Despite HBO’s mealy-mouthed assertions that Potter is “affirmative and positive and about love and self-acceptance,” the franchise can’t separate itself from Rowling’s transphobic reputation. She’s the celebrity face of anti-trans politics, and this show will bolster her prominence in the public eye. Meanwhile, a new cast of child actors will be thrust into the spotlight, publicly attached to an increasingly toxic franchise.
Amid these concerns, many fans (or former fans) also critiqued a less fraught element of the Potter TV announcement: The promise that it will be a “faithful” adaptation. This idea unintentionally highlights the pointlessness of adapting Harry Potter again, because the original movies… were already very faithful to the text.
This isn’t a scenario like Percy Jackson or His Dark Materials, where a new reboot can correct the mistakes of an unpopular, “disloyal” adaptation. People still love the Potter films, which stick relatively close to the source material. A TV series will offer more time to flesh out the details—but some of those details were left out for a reason.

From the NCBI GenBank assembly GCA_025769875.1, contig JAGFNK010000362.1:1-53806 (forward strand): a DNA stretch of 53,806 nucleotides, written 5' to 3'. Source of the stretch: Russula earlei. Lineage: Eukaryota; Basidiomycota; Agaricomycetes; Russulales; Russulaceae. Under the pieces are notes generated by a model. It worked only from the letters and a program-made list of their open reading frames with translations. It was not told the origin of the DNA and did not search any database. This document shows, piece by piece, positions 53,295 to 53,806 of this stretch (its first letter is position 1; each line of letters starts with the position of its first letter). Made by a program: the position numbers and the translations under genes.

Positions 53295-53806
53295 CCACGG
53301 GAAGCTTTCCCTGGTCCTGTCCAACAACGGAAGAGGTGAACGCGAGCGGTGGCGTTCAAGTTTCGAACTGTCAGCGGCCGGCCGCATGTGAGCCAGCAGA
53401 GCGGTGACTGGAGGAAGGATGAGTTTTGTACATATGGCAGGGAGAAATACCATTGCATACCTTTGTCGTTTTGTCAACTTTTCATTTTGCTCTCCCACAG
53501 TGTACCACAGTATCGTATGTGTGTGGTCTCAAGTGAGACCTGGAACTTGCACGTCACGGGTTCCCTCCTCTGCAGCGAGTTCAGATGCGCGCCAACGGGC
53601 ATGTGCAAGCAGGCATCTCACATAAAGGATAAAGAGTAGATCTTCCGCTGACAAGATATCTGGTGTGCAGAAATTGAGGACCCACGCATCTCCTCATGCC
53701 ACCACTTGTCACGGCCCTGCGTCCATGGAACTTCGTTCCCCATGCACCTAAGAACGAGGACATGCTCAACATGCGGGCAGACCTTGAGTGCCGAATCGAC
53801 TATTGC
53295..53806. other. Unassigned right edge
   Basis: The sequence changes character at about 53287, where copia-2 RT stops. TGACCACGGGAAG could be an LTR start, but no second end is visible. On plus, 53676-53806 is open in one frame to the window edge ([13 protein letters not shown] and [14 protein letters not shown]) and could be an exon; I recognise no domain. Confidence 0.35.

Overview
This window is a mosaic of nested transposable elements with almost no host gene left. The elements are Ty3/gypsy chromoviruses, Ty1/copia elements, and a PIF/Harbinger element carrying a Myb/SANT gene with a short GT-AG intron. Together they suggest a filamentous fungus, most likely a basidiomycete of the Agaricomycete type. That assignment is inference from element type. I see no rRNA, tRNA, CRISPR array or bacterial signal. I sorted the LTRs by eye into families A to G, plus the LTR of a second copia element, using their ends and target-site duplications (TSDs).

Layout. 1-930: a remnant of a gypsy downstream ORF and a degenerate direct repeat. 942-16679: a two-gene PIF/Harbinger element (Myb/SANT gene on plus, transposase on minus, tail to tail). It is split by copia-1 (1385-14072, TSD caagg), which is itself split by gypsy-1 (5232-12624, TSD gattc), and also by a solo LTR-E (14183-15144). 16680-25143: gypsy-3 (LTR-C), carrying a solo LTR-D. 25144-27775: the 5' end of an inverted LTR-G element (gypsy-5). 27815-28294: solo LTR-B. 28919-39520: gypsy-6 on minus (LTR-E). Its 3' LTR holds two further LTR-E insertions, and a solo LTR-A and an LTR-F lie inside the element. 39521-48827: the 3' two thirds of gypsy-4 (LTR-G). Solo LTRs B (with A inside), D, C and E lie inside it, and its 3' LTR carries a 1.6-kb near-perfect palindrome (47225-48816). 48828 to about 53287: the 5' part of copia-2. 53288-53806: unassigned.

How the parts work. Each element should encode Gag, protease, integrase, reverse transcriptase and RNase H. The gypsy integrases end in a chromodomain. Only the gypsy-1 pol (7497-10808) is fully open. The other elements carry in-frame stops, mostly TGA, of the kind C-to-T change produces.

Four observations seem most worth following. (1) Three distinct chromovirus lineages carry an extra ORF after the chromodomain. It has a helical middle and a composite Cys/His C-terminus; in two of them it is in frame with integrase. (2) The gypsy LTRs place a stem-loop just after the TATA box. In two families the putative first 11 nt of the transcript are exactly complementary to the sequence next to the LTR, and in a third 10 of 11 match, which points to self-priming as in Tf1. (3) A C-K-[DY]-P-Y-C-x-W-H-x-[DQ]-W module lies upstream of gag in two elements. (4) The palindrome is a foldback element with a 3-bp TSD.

In fact, while Warner Bros. is keen to capitalize on Potter‘s lingering popularity, the iconic nature of the movies is a double-edged sword. As many people snidely pointed out, HBO Max’s announcement video uses the original Potter logo, Hogwarts outline, and nostalgia-inducing music by John Williams. The new adaptation will have to thread the needle on retaining this brand recognition while offering “new” takes on familiar material.
Casting the adult characters may prove especially tricky, because the films already used up a ton of A-list British talent. And in 2023, some actors may not wish to associate themselves with Rowling.
It goes without saying that Potter is a major cash cow for Warner Bros., but this TV announcement feels notably cynical compared to, say, a new Star Wars spinoff. With theme parks and merchandise on the line, Warner Bros. is desperate to keep Potter afloat. But the original cast are unlikely to return for a Cursed Child movie, and Fantastic Beasts flopped. This leaves the studio with limited options, catering to a controversial author who retains a lot of creative control.
Ironically, there’s already a potential Potter spinoff that fans have been clamoring to see for years: A Marauders-era story, covering the period when Harry’s parents were at school. But Rowling doesn’t want to do that, and seems unwilling to hand over the reins to other writers in the Potter universe. In fact, this HBO show is such a Rowling-centric production that it will be co-run by her literary agent and the showrunner of Rowling’s Cormoran Strike TV series.
So if Warner Bros. wants to keep making Potter content, they have no choice but to retread old ground, attempting to outshine a film series that fans already adore.